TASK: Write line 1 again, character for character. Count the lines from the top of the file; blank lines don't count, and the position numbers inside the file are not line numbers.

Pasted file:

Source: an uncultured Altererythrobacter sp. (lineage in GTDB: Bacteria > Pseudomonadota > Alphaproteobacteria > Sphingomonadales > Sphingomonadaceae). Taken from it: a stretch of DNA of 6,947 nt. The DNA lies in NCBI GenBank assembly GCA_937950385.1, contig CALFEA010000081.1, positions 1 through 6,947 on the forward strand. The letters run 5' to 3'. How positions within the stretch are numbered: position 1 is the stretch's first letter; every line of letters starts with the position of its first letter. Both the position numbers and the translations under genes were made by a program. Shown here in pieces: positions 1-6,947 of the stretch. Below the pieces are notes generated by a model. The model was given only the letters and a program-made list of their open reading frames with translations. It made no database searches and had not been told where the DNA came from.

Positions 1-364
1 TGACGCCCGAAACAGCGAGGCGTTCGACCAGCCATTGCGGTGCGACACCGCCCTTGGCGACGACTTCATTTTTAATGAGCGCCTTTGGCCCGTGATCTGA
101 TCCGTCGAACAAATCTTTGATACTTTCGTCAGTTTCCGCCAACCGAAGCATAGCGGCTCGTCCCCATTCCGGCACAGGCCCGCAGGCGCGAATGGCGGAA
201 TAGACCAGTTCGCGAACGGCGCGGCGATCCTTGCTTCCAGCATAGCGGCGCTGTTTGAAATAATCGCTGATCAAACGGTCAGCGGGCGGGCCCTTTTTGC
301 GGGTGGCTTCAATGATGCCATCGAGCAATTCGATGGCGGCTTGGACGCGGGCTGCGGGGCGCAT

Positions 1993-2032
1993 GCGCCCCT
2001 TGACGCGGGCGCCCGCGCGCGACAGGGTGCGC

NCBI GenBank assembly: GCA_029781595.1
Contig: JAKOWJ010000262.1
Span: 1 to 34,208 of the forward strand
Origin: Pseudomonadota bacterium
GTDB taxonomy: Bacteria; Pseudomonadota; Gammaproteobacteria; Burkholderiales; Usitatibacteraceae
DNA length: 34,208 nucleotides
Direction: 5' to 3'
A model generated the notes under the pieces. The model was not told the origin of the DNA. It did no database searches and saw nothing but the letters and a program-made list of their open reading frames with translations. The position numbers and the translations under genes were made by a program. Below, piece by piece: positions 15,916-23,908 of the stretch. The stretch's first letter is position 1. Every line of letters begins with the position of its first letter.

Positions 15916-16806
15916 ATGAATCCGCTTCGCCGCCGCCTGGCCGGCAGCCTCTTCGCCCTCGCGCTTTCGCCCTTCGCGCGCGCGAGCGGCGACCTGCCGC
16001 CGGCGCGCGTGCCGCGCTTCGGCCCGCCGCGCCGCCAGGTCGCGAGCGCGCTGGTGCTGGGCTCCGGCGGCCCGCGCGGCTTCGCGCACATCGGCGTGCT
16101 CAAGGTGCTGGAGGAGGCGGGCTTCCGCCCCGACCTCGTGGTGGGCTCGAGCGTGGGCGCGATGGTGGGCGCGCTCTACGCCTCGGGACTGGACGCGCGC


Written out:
Source: an uncultured Altererythrobacter sp. (lineage in GTDB: Bacteria > Pseudomonadota > Alphaproteobacteria > Sphingomonadales > Sphingomonadaceae). Taken from it: a stretch of DNA of 6,947 nt. The DNA lies in NCBI GenBank assembly GCA_937950385.1, contig CALFEA010000081.1, positions 1 through 6,947 on the forward strand. The letters run 5' to 3'. How positions within the stretch are numbered: position 1 is the stretch's first letter; every line of letters starts with the position of its first letter. Both the position numbers and the translations under genes were made by a program. Shown here in pieces: positions 1-6,947 of the stretch. Below the pieces are notes generated by a model. The model was given only the letters and a program-made list of their open reading frames with translations. It made no database searches and had not been told where the DNA came from.